By BosNewsLife Asia Service with reporting by BosNewsLife’s Stefan J. Bos
ISLAMABAD, PAKISTAN (BosNewsLife)– A senior advocacy official remained concern Saturday, April 12, that a Pakistani appeals court will confirm the death sentence of Christian woman Asia Bibi, who has been charged with blasphemy against Islam.
“Given the recent decisions made against people charged under the blasphemy law, it is not looking likely that the judgment against Asia will be favourable,” said Nasir Saeed, a director of the Center for Legal Assistance and Settlement (CLAAS), which supports the Christian.
She was to appear at the Lahore High Court Monday, April 14, where judges Sardar Tariq Massod and Abdula Sami Khan were to hear final arguments, Saeed told BosNewsLife. It was not immediately clear whether they would make a ruling on that day.
A planned March 17 hearing was adjourned when one of the two judges failed to appear amid concerns over Islamic extremists, trial observers said.
Bibi, a 45-year-old mother of five, has been in detention since 2009 after she reportedly told Muslim co-workers that Jesus Christ is alive. She made the remarks while working in the fields for a Muslim landowner, according to investigators.
“Our Christ sacrificed His life on the cross for our sins…Our Christ is alive,” Bibi reportedly said. She spoke amid a dispute with non-Christian colleagues when she attempted to drink water from a well owned by Muslim, Christians said.
Besides “insulting Prophet Muhammad” she was accused “of contaminating” the well by Muslims. She was charged with blasphemy and a lower court eventually sentenced her to death by hanging.
Bibi has denied wrongdoing, but rights activists say judges are increasingly under pressure to sentence Christians to death.
On April 4, a Pakistani Christian couple, Shafaqat Emmanuel, a crippled 38-year-old man, and his wife Shagufta Kausar, 42, were found guilty of sending a text message insulting the Prophet Muhammad.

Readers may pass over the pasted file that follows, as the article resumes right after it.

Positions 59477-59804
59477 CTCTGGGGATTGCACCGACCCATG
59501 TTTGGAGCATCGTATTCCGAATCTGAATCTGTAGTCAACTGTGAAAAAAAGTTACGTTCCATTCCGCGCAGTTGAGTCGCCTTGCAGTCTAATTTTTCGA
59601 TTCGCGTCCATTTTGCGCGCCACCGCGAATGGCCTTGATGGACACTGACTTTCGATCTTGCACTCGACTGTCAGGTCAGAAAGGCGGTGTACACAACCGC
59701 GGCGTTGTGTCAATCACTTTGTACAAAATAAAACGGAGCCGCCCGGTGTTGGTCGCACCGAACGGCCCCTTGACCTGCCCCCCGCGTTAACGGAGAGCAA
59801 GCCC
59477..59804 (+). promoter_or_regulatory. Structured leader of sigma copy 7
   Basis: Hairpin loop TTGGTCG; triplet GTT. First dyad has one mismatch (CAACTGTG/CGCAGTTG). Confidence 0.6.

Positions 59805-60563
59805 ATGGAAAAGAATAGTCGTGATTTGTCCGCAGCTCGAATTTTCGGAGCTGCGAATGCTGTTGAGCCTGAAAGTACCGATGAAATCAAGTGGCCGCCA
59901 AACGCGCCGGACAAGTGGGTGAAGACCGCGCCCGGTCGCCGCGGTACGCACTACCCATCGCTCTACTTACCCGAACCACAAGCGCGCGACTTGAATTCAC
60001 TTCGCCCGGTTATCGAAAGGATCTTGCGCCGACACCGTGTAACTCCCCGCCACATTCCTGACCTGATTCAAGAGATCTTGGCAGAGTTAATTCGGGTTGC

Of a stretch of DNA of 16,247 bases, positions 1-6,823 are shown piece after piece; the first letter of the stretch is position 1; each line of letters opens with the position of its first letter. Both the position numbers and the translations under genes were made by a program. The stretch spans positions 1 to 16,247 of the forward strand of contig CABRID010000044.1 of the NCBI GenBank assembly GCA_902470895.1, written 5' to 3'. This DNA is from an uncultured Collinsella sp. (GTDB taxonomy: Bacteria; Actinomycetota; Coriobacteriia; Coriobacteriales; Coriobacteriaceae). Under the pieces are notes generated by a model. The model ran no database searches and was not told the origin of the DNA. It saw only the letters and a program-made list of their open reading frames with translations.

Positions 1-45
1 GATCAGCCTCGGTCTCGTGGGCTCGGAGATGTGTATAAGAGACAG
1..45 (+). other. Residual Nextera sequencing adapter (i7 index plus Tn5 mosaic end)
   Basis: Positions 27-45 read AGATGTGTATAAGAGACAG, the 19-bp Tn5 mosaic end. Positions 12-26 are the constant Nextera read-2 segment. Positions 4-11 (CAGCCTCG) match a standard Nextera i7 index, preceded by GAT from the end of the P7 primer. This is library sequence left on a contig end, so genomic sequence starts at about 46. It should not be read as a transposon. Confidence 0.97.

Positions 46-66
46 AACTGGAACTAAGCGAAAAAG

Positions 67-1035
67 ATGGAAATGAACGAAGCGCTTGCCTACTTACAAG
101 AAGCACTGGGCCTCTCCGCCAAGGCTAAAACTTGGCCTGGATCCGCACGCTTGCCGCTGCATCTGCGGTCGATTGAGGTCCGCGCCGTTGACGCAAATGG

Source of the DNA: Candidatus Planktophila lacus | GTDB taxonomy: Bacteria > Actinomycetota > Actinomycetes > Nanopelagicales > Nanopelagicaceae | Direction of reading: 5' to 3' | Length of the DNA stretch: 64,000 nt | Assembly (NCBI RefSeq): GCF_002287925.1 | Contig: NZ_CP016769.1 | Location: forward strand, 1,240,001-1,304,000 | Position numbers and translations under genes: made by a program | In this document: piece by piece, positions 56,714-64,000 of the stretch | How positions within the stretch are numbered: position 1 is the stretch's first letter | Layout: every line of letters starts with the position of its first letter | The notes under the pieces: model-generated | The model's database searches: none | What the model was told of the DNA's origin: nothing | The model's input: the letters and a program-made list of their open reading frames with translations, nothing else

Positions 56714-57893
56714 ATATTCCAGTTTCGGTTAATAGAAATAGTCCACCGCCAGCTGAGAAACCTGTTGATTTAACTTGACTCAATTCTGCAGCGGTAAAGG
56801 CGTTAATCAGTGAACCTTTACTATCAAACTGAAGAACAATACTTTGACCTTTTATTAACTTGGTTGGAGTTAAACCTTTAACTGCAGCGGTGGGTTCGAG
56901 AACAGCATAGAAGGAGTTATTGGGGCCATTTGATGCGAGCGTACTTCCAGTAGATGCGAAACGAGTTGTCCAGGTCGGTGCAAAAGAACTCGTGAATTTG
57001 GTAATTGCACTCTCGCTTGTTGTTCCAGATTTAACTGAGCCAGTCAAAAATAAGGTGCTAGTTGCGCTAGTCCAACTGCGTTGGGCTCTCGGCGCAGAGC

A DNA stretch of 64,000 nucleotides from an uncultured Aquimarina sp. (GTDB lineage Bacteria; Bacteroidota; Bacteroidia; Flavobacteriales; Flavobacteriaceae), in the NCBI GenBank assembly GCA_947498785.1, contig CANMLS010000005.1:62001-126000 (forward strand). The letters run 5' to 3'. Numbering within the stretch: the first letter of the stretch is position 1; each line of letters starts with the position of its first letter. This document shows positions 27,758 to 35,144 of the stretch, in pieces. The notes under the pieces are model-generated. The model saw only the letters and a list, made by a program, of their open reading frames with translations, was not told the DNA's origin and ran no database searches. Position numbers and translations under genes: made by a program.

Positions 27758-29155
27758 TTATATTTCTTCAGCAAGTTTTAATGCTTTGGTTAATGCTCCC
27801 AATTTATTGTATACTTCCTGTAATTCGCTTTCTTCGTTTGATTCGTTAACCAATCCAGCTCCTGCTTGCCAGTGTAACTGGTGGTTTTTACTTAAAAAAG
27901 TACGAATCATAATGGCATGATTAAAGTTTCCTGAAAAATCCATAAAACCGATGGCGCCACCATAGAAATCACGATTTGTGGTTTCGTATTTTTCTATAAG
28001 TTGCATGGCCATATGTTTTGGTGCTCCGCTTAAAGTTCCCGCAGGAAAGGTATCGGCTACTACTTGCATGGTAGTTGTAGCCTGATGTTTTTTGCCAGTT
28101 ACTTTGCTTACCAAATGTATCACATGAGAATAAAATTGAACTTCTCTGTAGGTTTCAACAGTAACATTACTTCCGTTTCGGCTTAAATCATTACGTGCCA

They were sentenced to death just days after Sawan Masih was given the same sentence for allegedly insulting the Prophet Muhammad during a conversation with a Muslim friend in the city of Lahore’s Joseph Colony area last March.
“It is thought the judges were biased when making their decisions and did so under pressure from Islamic extremists,” CLAAS said in a statement.
Saeed, who leads CLAAS UK, told BosNewsLife that he has urged Christians around the world “to pray for Asia and a positive outcome” for her case. “We are [still] optimistic that justice will prevail and that Asia will be cleared of all charges,” he said.
“However, we need the prayers of the international church and Christian supporters so that the judges can be free of all pressure from Islamic extremists and make a just decision according to the facts, and fearing God.” A favorable ruling for Bibi could prompt angry reactions from Islamists, Christians warned.
Pakistani Minorities Minister Shahbaz Bhatti, a Christian, and the former governor of Pakistan’s Punjab province, Salmaan Taseer, were both killed in separate incidents in 2011, after openly condemning the controversial blasphemy legislation and expressing support for Bibi.